• I\’m not overly concerned if/when he qualifies. And really the one score (nonverbal) that is his lowest is not his strength. It\’s just not who he is. Could we work on it to raise it? Sure, but for what? If the qualifications are such that each score needs to be X, I\’m ok with my son not fitting that matrix and let his strenghts be strengths. It\’s OK not to be good at everything and I think that lesson has value as well.

  2. As a teacher I don’t even know how to reply to this post. No seriously. This is all so foreign to me. Our district is just…not like this.

    As a mom I have to say I think you are doing exactly the right thing. Your son is going to flourish and be what he wants to be and go where he wants to go in life. I don’t have problems with stuff like this if it’s what kids want to do…like extracurricular stuff, but academic. For some kids, this is their thrill.

    But some kids, those who are just smart, but not competitive about it. Who just want to be in classes where they feel just the right amount of challenged, they need to be HAPPY too.

    I say if your kids are happy and thriving and growing, you are doing exactly right by them.

  3. Our school district sounds very similar to yours. Very competitive and a lot of pressure. Some of my daughter’s friends have been taking ACT/SAT prep classes since middle school. It is crazy and everyone knows it, but yet, so many kids and parents get so wrapped up in it. And, I admit that it is very hard not to, especially when your child has a lot of academic potential. It’s very hard to find that fine line between expecting too much and expecting too little.
    I think we need to constantly ask ourselves how we are defining success and what are the long term consequences of our definitions. When these students score the score they were trained for and get into the Ivy League school, is that the end of the battle? Or does it continue as they struggle through classes in a university that perhaps wasn’t the right fit for their true abilities?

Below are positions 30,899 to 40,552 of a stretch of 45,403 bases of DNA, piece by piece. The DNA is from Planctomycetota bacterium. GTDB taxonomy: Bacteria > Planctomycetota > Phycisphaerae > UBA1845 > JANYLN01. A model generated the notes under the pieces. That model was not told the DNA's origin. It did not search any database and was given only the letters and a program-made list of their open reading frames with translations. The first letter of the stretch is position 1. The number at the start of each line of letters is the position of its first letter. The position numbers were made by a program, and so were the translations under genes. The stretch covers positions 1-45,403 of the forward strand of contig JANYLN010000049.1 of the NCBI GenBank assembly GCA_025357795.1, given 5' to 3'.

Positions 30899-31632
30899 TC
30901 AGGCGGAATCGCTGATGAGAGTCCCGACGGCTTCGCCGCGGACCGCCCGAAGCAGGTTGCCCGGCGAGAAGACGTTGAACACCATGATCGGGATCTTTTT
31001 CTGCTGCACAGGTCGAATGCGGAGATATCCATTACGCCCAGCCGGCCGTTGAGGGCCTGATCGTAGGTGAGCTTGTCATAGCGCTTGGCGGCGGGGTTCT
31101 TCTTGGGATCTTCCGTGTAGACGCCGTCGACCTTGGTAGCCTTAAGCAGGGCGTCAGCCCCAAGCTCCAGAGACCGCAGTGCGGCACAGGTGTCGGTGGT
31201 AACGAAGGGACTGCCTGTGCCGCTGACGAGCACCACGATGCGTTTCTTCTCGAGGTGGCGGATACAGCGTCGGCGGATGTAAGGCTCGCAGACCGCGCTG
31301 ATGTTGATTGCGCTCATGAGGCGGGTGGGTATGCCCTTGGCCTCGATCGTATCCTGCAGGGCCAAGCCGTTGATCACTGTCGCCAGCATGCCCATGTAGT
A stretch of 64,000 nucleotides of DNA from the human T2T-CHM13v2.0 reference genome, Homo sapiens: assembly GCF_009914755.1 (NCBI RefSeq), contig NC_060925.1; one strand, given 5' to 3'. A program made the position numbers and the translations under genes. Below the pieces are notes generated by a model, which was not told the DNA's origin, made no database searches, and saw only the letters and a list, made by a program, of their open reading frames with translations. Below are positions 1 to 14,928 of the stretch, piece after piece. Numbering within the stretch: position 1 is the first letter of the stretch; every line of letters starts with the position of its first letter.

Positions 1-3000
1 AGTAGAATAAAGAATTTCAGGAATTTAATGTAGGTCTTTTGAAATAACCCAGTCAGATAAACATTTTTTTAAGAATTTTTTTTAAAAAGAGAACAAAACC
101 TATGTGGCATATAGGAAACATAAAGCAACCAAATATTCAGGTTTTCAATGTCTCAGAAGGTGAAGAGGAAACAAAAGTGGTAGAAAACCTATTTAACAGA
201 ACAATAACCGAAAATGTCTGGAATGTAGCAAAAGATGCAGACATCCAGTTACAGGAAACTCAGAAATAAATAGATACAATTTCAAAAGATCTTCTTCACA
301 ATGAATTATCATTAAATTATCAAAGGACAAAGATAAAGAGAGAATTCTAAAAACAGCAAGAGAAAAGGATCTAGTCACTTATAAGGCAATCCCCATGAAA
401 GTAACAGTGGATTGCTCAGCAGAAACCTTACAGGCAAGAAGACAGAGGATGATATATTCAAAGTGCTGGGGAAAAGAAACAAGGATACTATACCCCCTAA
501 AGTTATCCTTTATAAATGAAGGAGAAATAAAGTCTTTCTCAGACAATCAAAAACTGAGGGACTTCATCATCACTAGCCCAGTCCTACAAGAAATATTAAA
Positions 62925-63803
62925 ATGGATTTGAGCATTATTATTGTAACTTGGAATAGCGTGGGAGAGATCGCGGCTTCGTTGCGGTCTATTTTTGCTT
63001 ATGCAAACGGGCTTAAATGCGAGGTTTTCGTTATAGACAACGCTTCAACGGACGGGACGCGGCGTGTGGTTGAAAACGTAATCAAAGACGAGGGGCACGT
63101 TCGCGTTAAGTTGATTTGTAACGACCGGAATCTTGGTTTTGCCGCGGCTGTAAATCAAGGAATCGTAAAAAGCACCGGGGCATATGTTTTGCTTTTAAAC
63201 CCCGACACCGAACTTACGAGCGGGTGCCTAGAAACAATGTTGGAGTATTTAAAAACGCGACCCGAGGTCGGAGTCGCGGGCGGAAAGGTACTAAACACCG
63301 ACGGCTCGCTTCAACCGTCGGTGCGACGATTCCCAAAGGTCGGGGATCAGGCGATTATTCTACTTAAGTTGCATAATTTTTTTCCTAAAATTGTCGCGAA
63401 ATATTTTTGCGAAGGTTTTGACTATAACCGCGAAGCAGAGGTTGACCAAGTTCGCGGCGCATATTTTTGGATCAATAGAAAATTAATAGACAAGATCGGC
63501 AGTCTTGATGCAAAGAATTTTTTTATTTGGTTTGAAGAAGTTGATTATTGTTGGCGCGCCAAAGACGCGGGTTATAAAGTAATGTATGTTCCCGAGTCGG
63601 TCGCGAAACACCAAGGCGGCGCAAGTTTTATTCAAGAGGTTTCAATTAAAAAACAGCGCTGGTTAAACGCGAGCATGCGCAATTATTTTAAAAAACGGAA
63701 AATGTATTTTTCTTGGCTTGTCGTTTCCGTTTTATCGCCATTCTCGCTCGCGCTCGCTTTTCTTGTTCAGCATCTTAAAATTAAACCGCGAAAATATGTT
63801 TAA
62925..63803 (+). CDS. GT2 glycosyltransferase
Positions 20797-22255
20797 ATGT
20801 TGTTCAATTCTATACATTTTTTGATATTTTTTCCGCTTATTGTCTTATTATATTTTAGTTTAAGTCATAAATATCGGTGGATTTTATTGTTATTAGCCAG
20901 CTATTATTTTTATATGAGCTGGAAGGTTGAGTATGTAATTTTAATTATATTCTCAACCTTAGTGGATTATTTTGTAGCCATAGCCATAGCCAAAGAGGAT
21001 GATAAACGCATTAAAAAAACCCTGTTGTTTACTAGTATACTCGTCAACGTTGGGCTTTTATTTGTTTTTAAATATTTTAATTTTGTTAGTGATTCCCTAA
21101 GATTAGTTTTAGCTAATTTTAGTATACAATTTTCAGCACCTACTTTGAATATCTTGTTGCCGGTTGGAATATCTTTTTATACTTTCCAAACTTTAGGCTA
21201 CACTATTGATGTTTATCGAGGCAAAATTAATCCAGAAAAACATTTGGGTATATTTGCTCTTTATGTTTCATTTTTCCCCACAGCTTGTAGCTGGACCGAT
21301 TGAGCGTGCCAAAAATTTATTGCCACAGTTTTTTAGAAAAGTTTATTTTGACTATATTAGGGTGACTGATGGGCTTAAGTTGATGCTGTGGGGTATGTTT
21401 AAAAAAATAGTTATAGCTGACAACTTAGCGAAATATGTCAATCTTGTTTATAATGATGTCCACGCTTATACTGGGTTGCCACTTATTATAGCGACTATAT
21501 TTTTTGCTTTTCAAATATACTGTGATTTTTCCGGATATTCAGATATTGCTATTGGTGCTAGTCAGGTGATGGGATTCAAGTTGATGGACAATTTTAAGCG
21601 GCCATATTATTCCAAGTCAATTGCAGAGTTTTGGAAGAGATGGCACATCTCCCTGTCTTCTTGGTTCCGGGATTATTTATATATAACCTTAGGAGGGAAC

Sometimes it makes my head want to explode. I can only imagine what it feels like to the students.
    Sorry to go on and on.

  4. I adore you and I love how you are navigating his path in a way that makes both of you feel comfortable in this town which is SO FOCUSED on trying to make every kid overachieve, no matter what their level. You’re also letting him be a kid, which is wonderful. He is going to get into the top 10% of schools regardless of whether he’s in the PI+ program. And maybe he won’t even pick a school that’s in the top 10%? Who cares. He will excel no matter what, because he’s got mad brain skills and the support of two awesome parents.

  5. First – let me say – I miss you. Please know I am still the absentee president of your unofficial fan-club. I keep spreading the G’s and the LTE’s so you can share your glitter with the world.

    I love this post. We were directed to a private place that for $650 promised to get my 6 year old from the 95th percentile to the 97th percentile and into a gifted-clustered program at her school. After meeting with teachers, gifted guidance consellors – we felt so overwhelmed we did what we felt best – we opted out of the public system and went with Montessori. The constant testing and grading and labeling in the public system felt wrong. My daughter could read a book at a higher grade level if she was in the 97th percentile but since she was only 95th – well Hop On Pop would have to do. If you haven’t seen it, I highly recommend this amazing documentary – Race to Nowhere. I’m pasting the link below and hope it works. Keep rocking those G’s Jen.
    http://youtu.be/Uem73imvn9Y